By Ruzanna Stepanian
Details emerged on Tuesday of a compromise agreement to end some of the ArmenTel operator’s exclusive rights to telecommunication services in Armenia which Justice Minister David Harutiunian submitted to the government the previous night.
The Armenian cabinet discussed the deal, negotiated by Harutiunian and Greek owners of the unpopular telecom monopoly, at a rare emergency session late on Monday. Ministers refrained from approving or rejecting it, suggesting that some of them have serious misgivings. A statement by Prime Minister Andranik Markarian’s office said they were given one week to take a closer look at the proposed settlement and formulate a position.
Media reports said the cabinet meeting was marred by angry verbal exchanges between Harutiunian and Transport and Communications Minister Andranik Manukian. The two men are known to harbor strong mutual antipathy.
Manukian declined a comment on Tuesday, saying that he will speak out after looking into the document. He appears furious at being effectively sidelined from the government’s negotiations with ArmenTel that cover his area of responsibility. Harutiunian was authorized to begin the negotiations in June after the government and ArmenTel agreed to try to reach an out-of-court settlement of their long-running dispute.
The subsidiary of Greece’s OTE telecom giant had earlier taken the government to the International Court of Economic Arbitration in London after its unilateral decision to break up ArmenTel’s lucrative monopoly on mobile phone services and Armenia’s Internet connection with the outside world. The enforcement of that decision was postponed pending the outcome of the settlement talks.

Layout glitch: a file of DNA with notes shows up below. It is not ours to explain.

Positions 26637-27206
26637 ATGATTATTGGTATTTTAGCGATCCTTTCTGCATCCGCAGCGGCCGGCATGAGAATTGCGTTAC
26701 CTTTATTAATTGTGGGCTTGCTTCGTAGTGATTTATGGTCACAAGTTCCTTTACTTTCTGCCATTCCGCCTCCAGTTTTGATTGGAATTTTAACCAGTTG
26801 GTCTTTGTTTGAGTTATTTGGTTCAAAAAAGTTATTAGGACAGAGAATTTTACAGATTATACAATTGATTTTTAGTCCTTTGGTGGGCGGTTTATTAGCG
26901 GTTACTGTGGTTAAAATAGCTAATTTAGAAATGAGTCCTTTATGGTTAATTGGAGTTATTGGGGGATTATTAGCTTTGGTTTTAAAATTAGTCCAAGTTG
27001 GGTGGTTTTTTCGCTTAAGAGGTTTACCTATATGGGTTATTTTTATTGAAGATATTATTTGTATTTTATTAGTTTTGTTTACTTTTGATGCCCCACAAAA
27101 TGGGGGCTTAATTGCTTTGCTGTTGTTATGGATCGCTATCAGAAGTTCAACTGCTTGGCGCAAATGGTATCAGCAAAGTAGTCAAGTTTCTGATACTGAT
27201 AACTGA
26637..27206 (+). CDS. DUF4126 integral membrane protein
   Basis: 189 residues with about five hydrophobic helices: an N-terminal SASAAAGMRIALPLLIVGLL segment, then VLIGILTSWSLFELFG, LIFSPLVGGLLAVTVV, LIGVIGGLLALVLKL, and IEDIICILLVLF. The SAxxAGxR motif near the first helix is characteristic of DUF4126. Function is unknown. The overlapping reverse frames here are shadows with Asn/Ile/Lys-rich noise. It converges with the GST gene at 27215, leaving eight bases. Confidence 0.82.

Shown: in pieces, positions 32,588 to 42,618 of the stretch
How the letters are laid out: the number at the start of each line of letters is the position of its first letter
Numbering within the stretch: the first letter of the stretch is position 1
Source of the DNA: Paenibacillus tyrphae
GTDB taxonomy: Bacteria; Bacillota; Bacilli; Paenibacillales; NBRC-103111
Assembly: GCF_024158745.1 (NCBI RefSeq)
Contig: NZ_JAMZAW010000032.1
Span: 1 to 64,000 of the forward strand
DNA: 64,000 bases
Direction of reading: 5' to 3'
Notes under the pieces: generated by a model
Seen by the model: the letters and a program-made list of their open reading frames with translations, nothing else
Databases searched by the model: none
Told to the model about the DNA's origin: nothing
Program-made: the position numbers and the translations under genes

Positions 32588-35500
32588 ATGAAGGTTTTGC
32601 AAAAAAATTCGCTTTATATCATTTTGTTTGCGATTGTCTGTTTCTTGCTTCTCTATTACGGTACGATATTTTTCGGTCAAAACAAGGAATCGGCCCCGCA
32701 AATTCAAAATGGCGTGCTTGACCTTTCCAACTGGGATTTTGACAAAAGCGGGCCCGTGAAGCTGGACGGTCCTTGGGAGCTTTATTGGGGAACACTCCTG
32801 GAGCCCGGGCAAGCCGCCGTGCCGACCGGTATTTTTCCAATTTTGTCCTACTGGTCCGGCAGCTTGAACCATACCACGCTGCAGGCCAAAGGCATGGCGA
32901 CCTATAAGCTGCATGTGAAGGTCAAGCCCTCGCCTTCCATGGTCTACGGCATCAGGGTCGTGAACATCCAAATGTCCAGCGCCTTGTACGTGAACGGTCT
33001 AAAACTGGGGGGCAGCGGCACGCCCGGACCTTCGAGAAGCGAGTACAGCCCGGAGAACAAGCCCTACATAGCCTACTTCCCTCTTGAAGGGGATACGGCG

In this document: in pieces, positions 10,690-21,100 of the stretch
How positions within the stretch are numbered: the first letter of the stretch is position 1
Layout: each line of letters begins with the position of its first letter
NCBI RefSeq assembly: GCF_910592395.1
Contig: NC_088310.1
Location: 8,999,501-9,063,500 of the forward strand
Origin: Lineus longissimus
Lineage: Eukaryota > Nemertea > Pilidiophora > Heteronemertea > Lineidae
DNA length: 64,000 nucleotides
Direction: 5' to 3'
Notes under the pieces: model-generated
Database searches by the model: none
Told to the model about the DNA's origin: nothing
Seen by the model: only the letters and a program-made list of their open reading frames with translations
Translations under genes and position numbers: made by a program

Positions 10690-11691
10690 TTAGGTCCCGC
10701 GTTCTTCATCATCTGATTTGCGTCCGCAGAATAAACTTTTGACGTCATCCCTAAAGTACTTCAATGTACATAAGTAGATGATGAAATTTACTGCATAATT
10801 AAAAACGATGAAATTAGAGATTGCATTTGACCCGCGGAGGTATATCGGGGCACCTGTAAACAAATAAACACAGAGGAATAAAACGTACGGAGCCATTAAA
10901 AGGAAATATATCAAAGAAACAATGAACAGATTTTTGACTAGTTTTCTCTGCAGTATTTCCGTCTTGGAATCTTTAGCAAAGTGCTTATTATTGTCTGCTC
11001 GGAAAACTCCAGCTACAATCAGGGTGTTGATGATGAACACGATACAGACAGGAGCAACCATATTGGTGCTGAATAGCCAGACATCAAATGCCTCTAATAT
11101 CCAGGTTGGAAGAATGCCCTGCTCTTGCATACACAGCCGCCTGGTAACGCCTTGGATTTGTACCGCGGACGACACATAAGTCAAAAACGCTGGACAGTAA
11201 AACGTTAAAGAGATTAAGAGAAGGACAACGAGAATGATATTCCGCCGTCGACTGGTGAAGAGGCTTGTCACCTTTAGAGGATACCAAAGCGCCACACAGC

Details of the resulting agreement were divulged to RFE/RL. It envisages that ArmenTel will give up its grip on mobile telephony which is widely believed to have held back the development of Armenia’s wireless network seen as the worst in the region. However, only one alternative mobile firm would be allowed to operate in the country until 2009.
ArmenTel would also retain its exclusive control of external Internet traffic which Armenian Internet service providers say is extremely expensive, unreliable and of poor quality. Representatives of Armenia’s brother information technology sector have also been calling for the abolition of the monopoly.
In addition, the Armenian government would allow a further increase in the tariffs of ArmenTel’s fixed-line phone network. Its users currently pay 4 drams (about 1 U.S. cent) for every minute of local phone calls beyond a 6-hour limit covered by a fixed monthly fee of 900 drams.
The proposed deal would set a 60-minute limit for the per-minute charge of 4 drams. Network subscribers that exceed it would have to pay 8 drams. ArmenTel has agreed in return to lower its fees for international phone calls.
(Photolur photo: Harutiunian, right, attending Monday's cabinet meeting.)